(45%) own a PDA already; practically all have access to a PC. Their work often
takes them away from the office. They mostly read two of the selected
magazines: 30% read BW. From the needs data, we see that they are quite price
sensitive.


Cluster 2 – Service Pros:
Cluster 2 is made up primarily of service personnel (39%) and secondarily of
sales personnel (23%). They use cell phones heavily, but only about one fifth
currently use a PDA. They spend much time on the road and in remote locations.
They read PC Magazine, 29%. From the needs data, we see that they are quite
price sensitive.
           Name the segments…
Cluster 3 – Hard Hats:
  Cluster 3 is made up predominantly of construction (31%) and
  emergency (19%)
  workers. They use cell phones, but usually do not own a PDA.
  By the nature of their work, they have high information relay
  needs and generally work in remote locations.

  They exchange information with colleagues in the field (e.g.
  construction workers on the site). Many read Field & Stream
  (31%) and also PC Magazine. Note also from the needs data,
  that they are the least price sensitive (willing to pay highest price
  plus monthly fee) and also have the lowest income.

  This apparent anomaly occurs because these folks are less likely
  to have to pay for the device themselves, raising the question of
  whose preferences—their own or their employers’—will drive
  the adoption decision
         Name the segments…
Cluster 4 – Innovators:
Cluster 4 represents early adopters (see needs data),
  predominantly professionals (lawyers, consultants,
  etc.).
  Every cluster member has access to a PC, 89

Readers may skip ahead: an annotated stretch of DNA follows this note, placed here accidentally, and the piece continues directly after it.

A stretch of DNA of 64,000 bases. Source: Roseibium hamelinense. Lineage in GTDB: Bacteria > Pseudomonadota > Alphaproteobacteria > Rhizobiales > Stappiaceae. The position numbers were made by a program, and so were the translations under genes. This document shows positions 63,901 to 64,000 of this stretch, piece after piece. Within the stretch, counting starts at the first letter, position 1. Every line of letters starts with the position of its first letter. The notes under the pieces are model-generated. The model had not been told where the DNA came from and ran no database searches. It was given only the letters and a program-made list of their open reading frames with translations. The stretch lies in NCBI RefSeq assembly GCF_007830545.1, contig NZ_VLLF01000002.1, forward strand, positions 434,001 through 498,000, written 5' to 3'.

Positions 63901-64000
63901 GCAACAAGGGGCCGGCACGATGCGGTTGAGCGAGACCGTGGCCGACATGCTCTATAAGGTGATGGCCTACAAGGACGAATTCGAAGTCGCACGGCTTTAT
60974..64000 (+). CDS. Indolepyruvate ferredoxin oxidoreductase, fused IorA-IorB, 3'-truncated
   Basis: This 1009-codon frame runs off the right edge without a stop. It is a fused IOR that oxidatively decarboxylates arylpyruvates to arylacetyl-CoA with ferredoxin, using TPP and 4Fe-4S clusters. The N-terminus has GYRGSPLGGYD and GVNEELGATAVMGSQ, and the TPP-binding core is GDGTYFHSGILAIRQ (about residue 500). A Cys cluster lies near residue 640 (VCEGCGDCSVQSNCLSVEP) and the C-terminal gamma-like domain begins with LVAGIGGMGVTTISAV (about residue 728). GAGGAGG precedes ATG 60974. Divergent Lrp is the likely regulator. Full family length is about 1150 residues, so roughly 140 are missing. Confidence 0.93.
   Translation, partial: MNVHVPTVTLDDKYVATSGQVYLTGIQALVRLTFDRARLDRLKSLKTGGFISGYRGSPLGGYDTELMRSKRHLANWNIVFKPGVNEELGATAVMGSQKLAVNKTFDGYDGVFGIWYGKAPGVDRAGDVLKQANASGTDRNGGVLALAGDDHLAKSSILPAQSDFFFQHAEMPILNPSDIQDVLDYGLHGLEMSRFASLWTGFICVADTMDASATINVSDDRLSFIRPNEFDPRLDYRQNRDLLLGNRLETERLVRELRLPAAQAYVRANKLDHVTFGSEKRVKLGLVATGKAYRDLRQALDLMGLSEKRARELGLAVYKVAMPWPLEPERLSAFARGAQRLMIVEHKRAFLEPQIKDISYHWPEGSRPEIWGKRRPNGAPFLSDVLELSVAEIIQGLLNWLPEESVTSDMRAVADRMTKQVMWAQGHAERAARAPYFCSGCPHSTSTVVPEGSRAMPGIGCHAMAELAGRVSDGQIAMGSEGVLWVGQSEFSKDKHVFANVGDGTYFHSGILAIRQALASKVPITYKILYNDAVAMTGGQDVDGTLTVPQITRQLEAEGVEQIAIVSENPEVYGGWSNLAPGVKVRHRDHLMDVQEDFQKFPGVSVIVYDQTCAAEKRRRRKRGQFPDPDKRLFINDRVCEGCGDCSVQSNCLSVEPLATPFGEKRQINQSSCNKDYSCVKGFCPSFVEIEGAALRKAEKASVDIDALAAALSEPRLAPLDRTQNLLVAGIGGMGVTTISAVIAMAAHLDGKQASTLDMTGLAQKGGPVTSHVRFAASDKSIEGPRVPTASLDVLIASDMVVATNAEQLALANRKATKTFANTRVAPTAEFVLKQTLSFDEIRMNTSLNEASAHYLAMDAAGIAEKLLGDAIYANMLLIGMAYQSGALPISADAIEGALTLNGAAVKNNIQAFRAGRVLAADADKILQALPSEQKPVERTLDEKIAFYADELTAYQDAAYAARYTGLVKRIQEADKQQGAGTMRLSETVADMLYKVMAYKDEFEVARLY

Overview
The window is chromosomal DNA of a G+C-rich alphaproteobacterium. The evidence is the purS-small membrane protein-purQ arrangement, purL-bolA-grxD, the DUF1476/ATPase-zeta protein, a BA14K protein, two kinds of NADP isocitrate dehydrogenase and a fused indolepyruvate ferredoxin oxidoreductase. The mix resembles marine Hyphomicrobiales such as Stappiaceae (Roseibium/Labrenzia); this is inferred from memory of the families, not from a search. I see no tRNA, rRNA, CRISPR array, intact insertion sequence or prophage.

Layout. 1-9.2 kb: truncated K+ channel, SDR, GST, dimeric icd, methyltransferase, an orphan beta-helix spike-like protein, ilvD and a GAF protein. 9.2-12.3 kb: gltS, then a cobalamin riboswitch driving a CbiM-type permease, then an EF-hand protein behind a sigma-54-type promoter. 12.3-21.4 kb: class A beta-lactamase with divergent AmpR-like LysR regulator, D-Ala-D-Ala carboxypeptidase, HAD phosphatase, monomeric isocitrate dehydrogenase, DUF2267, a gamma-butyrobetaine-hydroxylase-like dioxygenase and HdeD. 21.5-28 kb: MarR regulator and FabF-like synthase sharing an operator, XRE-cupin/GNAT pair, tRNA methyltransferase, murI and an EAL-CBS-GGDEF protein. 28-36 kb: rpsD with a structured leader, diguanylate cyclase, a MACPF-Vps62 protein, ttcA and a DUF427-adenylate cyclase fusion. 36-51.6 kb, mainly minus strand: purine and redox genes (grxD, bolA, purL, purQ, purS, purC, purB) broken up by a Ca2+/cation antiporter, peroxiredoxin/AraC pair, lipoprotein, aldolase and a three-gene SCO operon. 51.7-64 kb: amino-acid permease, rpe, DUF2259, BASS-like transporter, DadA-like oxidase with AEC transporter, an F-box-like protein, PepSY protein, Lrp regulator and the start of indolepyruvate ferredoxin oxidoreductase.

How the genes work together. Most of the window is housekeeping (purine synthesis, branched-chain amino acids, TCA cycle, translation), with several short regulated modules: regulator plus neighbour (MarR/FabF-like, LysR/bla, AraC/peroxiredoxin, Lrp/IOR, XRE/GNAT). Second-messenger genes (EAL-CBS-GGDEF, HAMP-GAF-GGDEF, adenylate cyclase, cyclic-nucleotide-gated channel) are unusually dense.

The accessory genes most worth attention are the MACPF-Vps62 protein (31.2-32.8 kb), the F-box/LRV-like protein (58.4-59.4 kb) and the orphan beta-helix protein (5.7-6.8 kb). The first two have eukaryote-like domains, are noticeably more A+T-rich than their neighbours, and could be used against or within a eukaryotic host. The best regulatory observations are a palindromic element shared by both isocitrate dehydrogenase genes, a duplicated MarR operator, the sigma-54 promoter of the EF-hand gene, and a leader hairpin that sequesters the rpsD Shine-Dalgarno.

percent already own PDAs.
  They read many magazines, especially BW 49%,
  PCMag 32%. Most are highly paid and highly
  educated.
             Who to target…
• Discuss.
     Interpreting Cluster Analysis
                Results
• Select the appropriate number of clusters:

    – Are the bases variables highly correlated? (Should we reduce the data
      through factor analysis before clustering?)

    – Are the clusters separated well from each other?

    – Should we combine or separate the clusters?

    – Can you come up with descriptive names for each cluster (eg, professionals,
      techno-savvy, etc.)?


• Segment the market independently of your ability to reach
  the segments (i.e., separately evaluate segmentation and
  discriminant analysis results).
             Discrimination based on
             demographics/behaviour
proc discrim data=temp outstat=outdisc method=normal pool=yes list
    crossvalidate;
   class cluster; priors prop;
vars age education etc… ;
  run;



** all relevant vars. not used to create segment solutions;
        Discrimination based on
        demographics/behaviour
This allows us a way to
target and profile future
customers:
Discrimination based on
demographics/behaviour
               Discrimination based on
               demographics/behaviour
•The first discriminant function above explains 51% the variation.
According to its coefficients, i.e., the four groups are particularly
different with respect to the amount away from the office.

•In addition, the function shares high correlation with the level of
education, possession of a PDA, and income.

•The second function explains 32% of the variance and primarily
distinguishes the occupation types construction/emergency from
sales/service, and the third function separates Sales and Service
types.
Visualising relationships
       Correspondence Analysis
• Provides a graphical summary of the interactions in a table
• Also known as a perceptual map
   – But so are many other charts
• Can be very useful
   – E.g. to provide overview of cluster results
• However the correct interpretation is less than intuitive,